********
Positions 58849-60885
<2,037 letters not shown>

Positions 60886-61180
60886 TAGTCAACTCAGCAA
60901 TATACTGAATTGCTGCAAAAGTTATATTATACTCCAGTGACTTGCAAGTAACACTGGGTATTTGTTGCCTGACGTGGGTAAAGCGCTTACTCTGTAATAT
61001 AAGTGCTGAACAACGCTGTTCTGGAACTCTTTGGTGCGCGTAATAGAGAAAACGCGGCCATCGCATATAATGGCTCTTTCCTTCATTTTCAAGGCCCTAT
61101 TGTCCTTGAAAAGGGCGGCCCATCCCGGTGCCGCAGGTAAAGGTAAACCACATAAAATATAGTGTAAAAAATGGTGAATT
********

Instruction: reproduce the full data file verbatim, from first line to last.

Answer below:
Positions 58849-60885
<2,037 letters not shown>

Positions 60886-61180
60886 TAGTCAACTCAGCAA
60901 TATACTGAATTGCTGCAAAAGTTATATTATACTCCAGTGACTTGCAAGTAACACTGGGTATTTGTTGCCTGACGTGGGTAAAGCGCTTACTCTGTAATAT
61001 AAGTGCTGAACAACGCTGTTCTGGAACTCTTTGGTGCGCGTAATAGAGAAAACGCGGCCATCGCATATAATGGCTCTTTCCTTCATTTTCAAGGCCCTAT
61101 TGTCCTTGAAAAGGGCGGCCCATCCCGGTGCCGCAGGTAAAGGTAAACCACATAAAATATAGTGTAAAAAATGGTGAATT